India Monday outlined five focus areas for the seven-nation BIMSTEC to realize the full potential of the regional grouping of 2.5 billion people with a combined output of USD 2.5 trillion.
The seven members of the grouping are India, Bangladesh, Sri Lanka, Thailand, Myanmar, Bhutan and Nepal.
"In today's inter-linked and inter-dependent world, commonalities between us provide opportunities to enhance our cooperation," Foreign Minister Salman Khurshid told the ministerial meeting ahead of the summit.
"BIMSTEC is privileged to have a full and active membership committed to its priorities," said the foreign minister, who is part of the delegation accompanying Prime Minister Manmohan Singh for the summit in this Myanmar capital.
The foreign minister highlighted five focus areas for BIMSTEC, the Bay of Bengal Initiative for Multi-Sectoral Technical and Economic Cooperation comprising Bangladesh, India, Myanmar, Sri Lanka, Thailand, Nepal and Bhutan:
* Providing connectivity for seamless movement between India's northeast, Myanmar and Thailand on one side and with Bangladesh, Bhutan and Nepal on the other.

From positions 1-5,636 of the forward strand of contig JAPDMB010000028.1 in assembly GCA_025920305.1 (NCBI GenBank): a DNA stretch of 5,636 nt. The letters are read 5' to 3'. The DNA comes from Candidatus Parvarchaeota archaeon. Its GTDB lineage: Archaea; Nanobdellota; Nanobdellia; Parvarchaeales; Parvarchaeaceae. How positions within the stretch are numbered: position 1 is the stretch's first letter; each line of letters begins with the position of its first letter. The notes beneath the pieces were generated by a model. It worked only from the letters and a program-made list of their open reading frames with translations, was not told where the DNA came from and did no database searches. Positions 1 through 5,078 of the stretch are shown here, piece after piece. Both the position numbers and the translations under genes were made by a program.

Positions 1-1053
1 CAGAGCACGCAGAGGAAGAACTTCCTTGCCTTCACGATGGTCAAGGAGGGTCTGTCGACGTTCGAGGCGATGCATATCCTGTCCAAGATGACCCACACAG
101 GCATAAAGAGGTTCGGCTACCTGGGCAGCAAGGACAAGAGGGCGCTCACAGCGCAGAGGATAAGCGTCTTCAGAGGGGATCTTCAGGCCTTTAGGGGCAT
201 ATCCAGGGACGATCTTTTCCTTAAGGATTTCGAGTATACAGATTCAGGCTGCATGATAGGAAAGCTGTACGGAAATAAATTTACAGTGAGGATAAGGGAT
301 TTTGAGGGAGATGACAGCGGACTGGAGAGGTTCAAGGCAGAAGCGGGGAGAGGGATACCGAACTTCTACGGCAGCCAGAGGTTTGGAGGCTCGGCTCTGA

* Facilitating economic development as a strategic imperative and promoting technology and innovation, while providing better livelihood to the people of the region.
* Addressing energy security concerns blessed with natural resources with cooperation in the use of gas, hydro-power, renewable energy sources and grid interconnections for mutual benefit.
* Working to address the security concerns of the difficult neighbourhood that has a high incidence of terrorism and other transnational crimes.
* Encouraging people-to-people links, which is by far the strongest link in bringing together the cultural experiences of the seven countries by promoting tourism and youth exchanges, among other facets. Khurshid said India was keen to make this happen.
"We are committed to developing our organization and promoting a strategic perspective to our common efforts such that our region and our peoples can take advantage of the opportunities in this new century."